The customs union stops London cutting bespoke trade deals suiting UK, rather than French or German interests, with the rest of the world. The head of HMRC has repeatedly said no additional Irish border infrastructure is needed “under any circumstances”, even with Britain outside the single market and customs union. His Irish counterpart said in May 2017 he was “almost 100pc certain” of the same. Since then, no doubt under political pressure, Dublin’s tax officials have changed their tune.

Yet numerous independent specialists have told parliamentary committees the Irish border can remain invisible after Brexit – comments barely reported.

The WTO, visiting Ireland last year in a bid to spread common sense, confirmed no new border infrastructure is needed.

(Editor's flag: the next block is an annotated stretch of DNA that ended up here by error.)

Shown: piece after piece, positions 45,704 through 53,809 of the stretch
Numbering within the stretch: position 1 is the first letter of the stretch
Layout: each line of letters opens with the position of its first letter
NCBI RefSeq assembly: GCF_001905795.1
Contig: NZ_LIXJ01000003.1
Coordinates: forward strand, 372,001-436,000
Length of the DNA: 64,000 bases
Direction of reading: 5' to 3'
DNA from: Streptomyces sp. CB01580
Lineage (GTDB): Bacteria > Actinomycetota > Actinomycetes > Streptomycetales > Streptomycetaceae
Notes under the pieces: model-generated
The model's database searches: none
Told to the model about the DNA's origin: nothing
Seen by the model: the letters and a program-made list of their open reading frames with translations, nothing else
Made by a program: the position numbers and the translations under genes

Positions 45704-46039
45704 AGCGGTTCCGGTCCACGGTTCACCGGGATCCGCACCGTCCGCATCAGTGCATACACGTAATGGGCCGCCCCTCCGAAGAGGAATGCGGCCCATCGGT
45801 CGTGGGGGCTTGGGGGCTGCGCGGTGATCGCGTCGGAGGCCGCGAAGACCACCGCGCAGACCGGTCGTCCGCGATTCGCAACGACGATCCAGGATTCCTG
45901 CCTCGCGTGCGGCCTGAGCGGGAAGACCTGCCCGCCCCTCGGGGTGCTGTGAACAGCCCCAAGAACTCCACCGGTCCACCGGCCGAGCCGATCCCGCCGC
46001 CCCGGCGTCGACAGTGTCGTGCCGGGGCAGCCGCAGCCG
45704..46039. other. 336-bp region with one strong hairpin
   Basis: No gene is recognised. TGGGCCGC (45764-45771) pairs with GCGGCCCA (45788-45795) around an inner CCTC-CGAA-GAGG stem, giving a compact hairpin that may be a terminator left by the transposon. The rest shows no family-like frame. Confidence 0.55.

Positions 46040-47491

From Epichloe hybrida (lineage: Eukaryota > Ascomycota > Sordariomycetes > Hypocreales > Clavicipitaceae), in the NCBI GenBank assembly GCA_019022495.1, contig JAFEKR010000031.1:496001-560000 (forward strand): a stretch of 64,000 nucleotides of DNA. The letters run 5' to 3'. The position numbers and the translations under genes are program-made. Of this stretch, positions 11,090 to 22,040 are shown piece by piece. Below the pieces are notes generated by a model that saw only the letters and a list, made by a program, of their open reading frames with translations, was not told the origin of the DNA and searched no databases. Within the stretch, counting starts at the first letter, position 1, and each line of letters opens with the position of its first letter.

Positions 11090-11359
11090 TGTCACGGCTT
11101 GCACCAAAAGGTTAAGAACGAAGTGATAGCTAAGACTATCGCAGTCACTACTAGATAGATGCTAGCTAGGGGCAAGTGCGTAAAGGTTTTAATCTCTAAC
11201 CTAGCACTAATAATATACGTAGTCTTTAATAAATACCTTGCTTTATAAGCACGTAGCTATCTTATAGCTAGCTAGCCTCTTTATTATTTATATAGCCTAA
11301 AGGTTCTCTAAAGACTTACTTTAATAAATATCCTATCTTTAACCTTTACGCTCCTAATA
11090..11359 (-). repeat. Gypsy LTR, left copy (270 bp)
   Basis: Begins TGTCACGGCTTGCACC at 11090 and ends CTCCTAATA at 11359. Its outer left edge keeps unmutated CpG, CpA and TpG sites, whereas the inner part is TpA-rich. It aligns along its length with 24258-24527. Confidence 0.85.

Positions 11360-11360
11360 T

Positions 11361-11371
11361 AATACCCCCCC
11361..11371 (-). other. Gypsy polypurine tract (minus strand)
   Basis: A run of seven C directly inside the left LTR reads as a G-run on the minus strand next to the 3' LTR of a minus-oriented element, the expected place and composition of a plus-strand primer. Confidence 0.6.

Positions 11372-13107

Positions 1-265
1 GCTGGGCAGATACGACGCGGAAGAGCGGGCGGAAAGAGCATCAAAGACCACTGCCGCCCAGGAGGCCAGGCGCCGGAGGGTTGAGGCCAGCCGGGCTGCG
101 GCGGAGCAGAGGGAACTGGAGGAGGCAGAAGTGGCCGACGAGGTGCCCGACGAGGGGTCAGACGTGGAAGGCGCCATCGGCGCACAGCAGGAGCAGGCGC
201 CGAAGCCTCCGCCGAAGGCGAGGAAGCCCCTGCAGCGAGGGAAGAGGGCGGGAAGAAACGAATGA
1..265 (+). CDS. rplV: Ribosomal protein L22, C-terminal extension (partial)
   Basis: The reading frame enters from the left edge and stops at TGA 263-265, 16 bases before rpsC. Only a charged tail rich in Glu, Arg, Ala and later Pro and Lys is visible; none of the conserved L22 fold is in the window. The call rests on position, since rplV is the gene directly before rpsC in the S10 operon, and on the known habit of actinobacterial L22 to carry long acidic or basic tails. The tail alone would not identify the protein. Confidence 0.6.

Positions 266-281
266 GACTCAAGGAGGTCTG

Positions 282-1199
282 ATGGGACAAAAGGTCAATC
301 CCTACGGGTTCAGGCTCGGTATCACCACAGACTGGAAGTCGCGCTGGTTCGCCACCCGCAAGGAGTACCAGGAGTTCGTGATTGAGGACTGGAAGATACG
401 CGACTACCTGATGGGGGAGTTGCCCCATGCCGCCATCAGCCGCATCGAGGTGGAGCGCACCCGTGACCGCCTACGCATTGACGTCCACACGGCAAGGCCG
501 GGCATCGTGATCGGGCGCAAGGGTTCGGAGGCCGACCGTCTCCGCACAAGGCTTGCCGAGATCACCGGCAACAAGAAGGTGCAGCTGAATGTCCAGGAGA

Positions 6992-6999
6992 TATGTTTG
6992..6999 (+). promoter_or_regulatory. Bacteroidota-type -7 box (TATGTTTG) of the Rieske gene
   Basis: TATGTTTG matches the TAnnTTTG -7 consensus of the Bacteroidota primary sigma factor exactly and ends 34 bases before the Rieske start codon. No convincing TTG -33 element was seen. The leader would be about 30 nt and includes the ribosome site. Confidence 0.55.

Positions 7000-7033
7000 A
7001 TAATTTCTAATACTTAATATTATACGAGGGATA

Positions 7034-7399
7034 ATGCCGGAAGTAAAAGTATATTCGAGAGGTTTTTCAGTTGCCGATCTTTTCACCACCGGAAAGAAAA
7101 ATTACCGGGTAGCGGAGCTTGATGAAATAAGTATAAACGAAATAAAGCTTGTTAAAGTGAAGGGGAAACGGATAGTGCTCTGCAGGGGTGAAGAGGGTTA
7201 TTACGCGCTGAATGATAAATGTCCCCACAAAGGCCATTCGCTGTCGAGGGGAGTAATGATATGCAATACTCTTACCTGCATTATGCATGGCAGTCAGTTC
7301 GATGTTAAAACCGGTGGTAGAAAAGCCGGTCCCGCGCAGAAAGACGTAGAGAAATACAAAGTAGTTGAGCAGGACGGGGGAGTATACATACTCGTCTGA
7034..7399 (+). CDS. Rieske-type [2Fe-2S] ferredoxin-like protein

Even the text of the ghastly backstop agreement concedes that, in the absence of a broader UK-EU settlement, “facilitative arrangements and technologies will be considered” to develop “alternative arrangements for ensuring the absence of a hard border on the island of Ireland on a permanent footing”.

So such solutions aren’t “magical thinking”, as the anti-Brexit lobby claims. They can be explored, but apparently only after the UK has signed a cul-de-sac Withdrawal Agreement from which it can only escape by making endless additional concessions.

Those who want good Anglo-Irish relations should convince Varadkar to climb down from his maximalist position on the Irish backstop. He is currently ensuring no deal – an outcome that harms the Irish economy more than any.

And anyone concerned about sectarian violence needs to acknowledge this ghastly backstop changes Northern Ireland’s constitutional status without consent.

That’s what imperils the precious 1998 Good Friday Agreement, not minor changes to the humdrum administration of the island of Ireland’s somewhat limited cross-border trade.